Amid layoffs, city paying for private security

Housing authority is hiring patrols

public officers laid off

Around-the-clock guards

March 01, 2001|By Gady A. Epstein | Gady A. Epstein,SUN STAFF

The Housing Authority of Baltimore City continues to spend hundreds of thousands of dollars a year on private security at one senior high-rise building in the city, even while the cash-strapped agency is laying off police officers charged with patrolling public housing sites.

The extensive security arrangement at the 203-unit Rosemont Towers elderly high-rise at 740 Poplar Grove St. is the last remnant of an old housing authority practice of paying private firms to patrol public housing developments.

Former Housing Commissioner Daniel P. Henson III hired Solidarity Security and Investigations Inc. in early 1999 to provide guards 24 hours a day, seven days a week at the building and in the surrounding blocks - the only public housing site in the city that receives private security.

The housing authority is paying for around-the-clock security there - 10 guards on each of three shifts - potentially costing as much as $900,000 a year, or more.

Housing authority officials declined yesterday to provide financial details or to further explain the arrangement.

A spokesman for the authority did say that the agency renewed the year-to-year contract last spring, at a time when the federally funded agency knew it was facing a multimillion-dollar budget shortfall, was not filling job vacancies and was searching for ways to reduce spending.

The authority, funded mostly by the federal government, is laying off at least eight police officers. The authority's new executive director, Housing Commissioner Paul T. Graziano, issued a memorandum last month announcing the layoffs, saying the authority needed to wipe out this year's $7 million shortfall by the beginning of this month.

The decision to lay off officers is drawing criticism from local leaders, including City Councilman Bernard "Jack" Young, an East Baltimore Democrat who has asked Graziano and Housing Authority Police Chief Hezekiah Bunch to answer questions about the reductions at a City Council committee hearing at 7 p.m. tonight at City Hall.

"We want to know the impact that it's going to have on policing in Baltimore City," Young said yesterday, arguing that more police are needed near public housing sites, not fewer.

"When we talk about reducing the murder rate and the crime rate in Baltimore City and we lay off police officers, to me it sends a bad signal to the people of Baltimore City."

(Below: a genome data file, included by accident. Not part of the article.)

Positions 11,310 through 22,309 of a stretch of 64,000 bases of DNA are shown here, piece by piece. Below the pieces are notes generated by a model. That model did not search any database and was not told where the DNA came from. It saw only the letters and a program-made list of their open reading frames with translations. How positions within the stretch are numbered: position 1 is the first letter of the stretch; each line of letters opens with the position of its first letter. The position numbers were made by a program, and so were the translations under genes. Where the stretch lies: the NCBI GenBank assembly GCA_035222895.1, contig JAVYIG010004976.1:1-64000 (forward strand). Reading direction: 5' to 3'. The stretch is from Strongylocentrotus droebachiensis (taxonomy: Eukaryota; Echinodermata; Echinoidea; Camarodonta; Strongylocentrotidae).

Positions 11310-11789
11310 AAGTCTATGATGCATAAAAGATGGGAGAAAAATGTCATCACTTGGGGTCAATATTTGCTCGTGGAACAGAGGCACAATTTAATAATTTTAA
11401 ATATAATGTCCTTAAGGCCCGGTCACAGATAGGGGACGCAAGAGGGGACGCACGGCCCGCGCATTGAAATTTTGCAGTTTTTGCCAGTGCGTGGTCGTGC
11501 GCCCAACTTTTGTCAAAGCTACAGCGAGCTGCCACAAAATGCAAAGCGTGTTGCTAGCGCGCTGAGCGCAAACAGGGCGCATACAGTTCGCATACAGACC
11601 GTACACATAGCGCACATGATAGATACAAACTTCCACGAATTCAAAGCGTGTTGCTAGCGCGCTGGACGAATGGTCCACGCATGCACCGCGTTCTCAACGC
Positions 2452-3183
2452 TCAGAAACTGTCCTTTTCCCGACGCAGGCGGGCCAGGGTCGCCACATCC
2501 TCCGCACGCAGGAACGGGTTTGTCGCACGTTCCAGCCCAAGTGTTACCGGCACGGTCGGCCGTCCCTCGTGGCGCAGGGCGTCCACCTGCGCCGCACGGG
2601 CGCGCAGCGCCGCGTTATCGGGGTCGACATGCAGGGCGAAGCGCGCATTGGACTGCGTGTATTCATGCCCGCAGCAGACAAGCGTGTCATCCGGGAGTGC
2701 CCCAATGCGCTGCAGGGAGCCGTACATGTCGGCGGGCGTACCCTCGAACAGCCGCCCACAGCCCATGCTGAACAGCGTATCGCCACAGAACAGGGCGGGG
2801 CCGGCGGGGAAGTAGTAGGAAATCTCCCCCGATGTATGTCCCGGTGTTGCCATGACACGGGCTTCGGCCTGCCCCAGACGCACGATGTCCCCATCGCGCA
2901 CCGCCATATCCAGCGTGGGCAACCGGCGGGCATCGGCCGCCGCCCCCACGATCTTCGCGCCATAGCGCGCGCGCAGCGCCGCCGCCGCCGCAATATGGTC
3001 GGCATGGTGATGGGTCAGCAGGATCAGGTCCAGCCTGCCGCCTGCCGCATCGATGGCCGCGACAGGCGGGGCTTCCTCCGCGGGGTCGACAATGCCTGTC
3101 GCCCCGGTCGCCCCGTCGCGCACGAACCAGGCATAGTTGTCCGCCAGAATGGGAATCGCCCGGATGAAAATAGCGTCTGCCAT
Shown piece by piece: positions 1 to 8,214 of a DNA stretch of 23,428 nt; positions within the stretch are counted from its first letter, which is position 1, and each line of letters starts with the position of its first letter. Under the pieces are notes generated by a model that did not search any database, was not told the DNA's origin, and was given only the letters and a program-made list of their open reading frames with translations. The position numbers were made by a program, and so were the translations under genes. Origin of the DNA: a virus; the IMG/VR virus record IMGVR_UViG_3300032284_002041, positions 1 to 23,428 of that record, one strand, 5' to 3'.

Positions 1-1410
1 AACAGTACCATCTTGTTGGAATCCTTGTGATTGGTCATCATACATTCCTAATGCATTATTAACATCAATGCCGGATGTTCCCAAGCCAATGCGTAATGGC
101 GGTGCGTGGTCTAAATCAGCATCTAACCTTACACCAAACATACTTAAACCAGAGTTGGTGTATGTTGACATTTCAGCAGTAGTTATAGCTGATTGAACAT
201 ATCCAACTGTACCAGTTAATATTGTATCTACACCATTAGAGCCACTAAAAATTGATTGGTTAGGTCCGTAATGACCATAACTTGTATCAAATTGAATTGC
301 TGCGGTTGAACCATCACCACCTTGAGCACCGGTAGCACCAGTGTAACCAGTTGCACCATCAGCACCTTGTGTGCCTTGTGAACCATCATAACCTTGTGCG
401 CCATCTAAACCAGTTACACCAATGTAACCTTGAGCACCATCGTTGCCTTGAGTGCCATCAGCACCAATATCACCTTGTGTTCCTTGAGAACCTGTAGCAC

Possible layoffs of housing authority police officers have been discussed for months, in the face of budget shortfalls and the demolition of the city's four public housing high-rises, which the officers patrolled.

The circumstances of the arrangement with Solidarity Security - which now operates under the corporate name Nations Security Inc. - are unclear.

Henson could not be reached for comment, and Graziano and Bunch declined to comment yesterday, saying through a spokesman that they wanted to wait until tonight's council hearing to address questions.

Councilman `dumbfounded'

Young said he was "dumbfounded" when he was told yesterday that the authority was also paying hundreds of thousands of dollars a year for security at Rosemont.

"I'm going to ask questions about how they're spending their money ... if we're actually laying off officers," he said.

Nations Security Inc. employees said yesterday that their job is mainly to help senior citizens living in the building and to be a visible presence in an area that is known to have problems with crime and drugs.

Top officials with the company declined to comment.

Housing authority officials declined to answer questions about why it wants such security at only one site with crime problems.

The authority has 18 developments for the elderly around the city, including high-rises in other high-crime areas.

One-year contract

Four years ago, Solidarity won a $2.1 million, one-year contract - with a one-year renewal option - to provide security for as many as seven housing authority buildings.

That contract normally would have run out in spring 1999, which is approximately when Solidarity's arrangement with Rosemont Towers began.

It was unclear last night whether the housing authority sought competitive bids before giving the Rosemont business to Solidarity.

Under that 1997 contact, Solidarity was to be paid $10.35 per man-hour for its guards.

Internal housing authority documents suggest that the Rosemont arrangement costs at least that much.

With 10 guards there 24 hours a day, the annual cost to the city could be as much as $900,000. Officials yesterday would not address the question of whether the contract, which expires next month, would be renewed.

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